Porto Venere and La Spezia islands
from Porto Venere to Palmaria, Tino and Tinetto
The kayak tour along the coast of the gulf and circumnavigating the islands
Much of the territory of Porto Venere and the islands of La Spezia, including the sea that surrounds them, is included in the Regional Park that borders the national park of the Cinque Terre. The current structure and its boundaries were defined in 2001 by a regional law. Since 1997 it has been a UNESCO World Heritage Site.
The paddle from the fishing village of Porto Venere (excellent access to the beach of Olivo to the east of the bay) is a living experience of history and nature.
The strategic position of Porto Venere has led to the construction of imposing defences since the Middle Ages. The castle known as the Doria Castle, which dominates the town on one side and on the other is reflected in the open sea, was built by the Republic of Genoa in the twelfth century, but expanded several times until the current structure dating back to the seventeenth century.
The small bay below the castle and bordered by the rocky outcrop of the church of San Pietro is famous for a sea cavity that is said to have been inspired by the English poet George Byron who in the twenties of the nineteenth century stayed in Italy and visited these places. The Romanesque-Gothic church of San Pietro is located on the rocky tip where in ancient times stood the temple dedicated to the goddess Venus from which derives the name of the village. For its isolated and prominent position on the sea is an excellent vantage point and at the same time an iconic element of the landscape of the Riviera. Porto Venere is certainly one of the most famous and visited villages in Liguria, with an ancient history and recent tourist fame. The navigation below the coast allows you to appreciate all the beauty of the town characterized by a sequence of colorful buildings overlooking the sea. After crossing the cliff below the church you enter the canal (Bocche) that separates the coast from Palmaria island. The islands of Palmaria, Tino and Tinetto represent the southern offshoot of the La Spezia Riviera, giving continuity to the high cliff overlooking the sea on their western side, while they close the Gulf of La Spezia with a low and jagged coast to the east. Subordinated to the military state property for their particular strategic position to protect the military Arsenal of La Spezia, today these islands represent a natural area of particular value that the limited entry has allowed to protect over the years. After crossing the Mouths and reaching the beach in front of Portovenere, you can head towards the eastern side of Palmaria and follow the arch of the wide bay of Terrizzo. You will soon reach the Punta della Scuola, an extreme offshoot towards the Gulf characterized by the rising of the cliff surmounted here by a rich vegetation.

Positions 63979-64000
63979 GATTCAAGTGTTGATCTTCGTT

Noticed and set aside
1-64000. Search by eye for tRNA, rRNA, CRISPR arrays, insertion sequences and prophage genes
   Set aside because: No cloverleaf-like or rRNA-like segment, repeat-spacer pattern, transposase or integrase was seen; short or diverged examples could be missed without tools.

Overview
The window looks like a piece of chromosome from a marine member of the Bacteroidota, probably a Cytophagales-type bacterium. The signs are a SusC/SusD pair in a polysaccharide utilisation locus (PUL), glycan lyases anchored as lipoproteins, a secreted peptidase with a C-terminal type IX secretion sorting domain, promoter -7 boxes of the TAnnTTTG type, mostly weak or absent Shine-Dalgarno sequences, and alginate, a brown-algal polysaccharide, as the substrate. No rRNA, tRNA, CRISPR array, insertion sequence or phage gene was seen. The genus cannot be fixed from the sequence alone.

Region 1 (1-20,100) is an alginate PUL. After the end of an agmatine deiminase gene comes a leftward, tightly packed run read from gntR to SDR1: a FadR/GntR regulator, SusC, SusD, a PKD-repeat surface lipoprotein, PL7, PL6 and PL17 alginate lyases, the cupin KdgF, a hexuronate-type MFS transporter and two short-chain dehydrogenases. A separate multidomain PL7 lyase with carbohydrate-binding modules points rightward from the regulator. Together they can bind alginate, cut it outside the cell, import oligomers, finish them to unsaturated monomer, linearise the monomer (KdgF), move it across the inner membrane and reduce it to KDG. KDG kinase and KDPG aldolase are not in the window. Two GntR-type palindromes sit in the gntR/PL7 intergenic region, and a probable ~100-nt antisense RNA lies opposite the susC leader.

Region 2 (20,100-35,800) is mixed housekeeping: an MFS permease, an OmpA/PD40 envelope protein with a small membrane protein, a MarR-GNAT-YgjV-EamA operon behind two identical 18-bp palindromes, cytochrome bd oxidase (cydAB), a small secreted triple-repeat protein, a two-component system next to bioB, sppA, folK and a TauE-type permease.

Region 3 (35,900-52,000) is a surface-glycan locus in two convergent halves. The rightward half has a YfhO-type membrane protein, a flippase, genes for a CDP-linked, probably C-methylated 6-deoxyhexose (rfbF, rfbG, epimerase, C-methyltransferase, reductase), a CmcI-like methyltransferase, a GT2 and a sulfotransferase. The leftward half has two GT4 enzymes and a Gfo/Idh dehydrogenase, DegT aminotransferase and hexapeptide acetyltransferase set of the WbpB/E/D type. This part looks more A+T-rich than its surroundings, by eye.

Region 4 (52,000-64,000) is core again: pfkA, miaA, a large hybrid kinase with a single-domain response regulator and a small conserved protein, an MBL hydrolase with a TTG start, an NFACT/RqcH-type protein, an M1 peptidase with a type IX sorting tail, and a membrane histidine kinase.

After Punta Marinella you can paddle southwards in the wide bay of Pozzale, where there is a campsite near the shore. The southern tip of the island is characterized by the great excavations of a quarry from which was extracted a precious variety of black marble with golden veins called Portoro or Marble of Portovenere. A stretch of sea of about 400 meters separates Palmaria from the wooded island of Tino characterized by high cliffs to the south and east. On the top, at an altitude of almost 120 meters, stands the military lighthouse. The northern coast is occupied by a series of abandoned military posts that were built from the twenties until the Second World War. In front of the high cliff wall south of Tino emerges from the sea a large rock with a sparse Mediterranean scrub on top: it is the uninhabited island of Tinetto, frequented, however, by a large colony of gulls. Once it housed a monastic hermitage and a small church of which the remains of the apse remain. Resuming the navigation to the north, we return to Tino and then to Palmaria, always skirting a high cliff. Going up the western side of the main island you pass two bays (Cala Piccola and Cala Grande) and a rocky prominence, the Punta del Pittone. Just beyond the point you need to be careful to find a slit in the rock that represents the entrance to a deep sea cavity large enough to allow the entry of small boats. This is the Blue Grotto, so named because of the blue reflections of the water on the white rock walls. The high cliff of Palmaria hides the view of Portovenere up to a few tens of meters from the channel that separates the island from the mainland.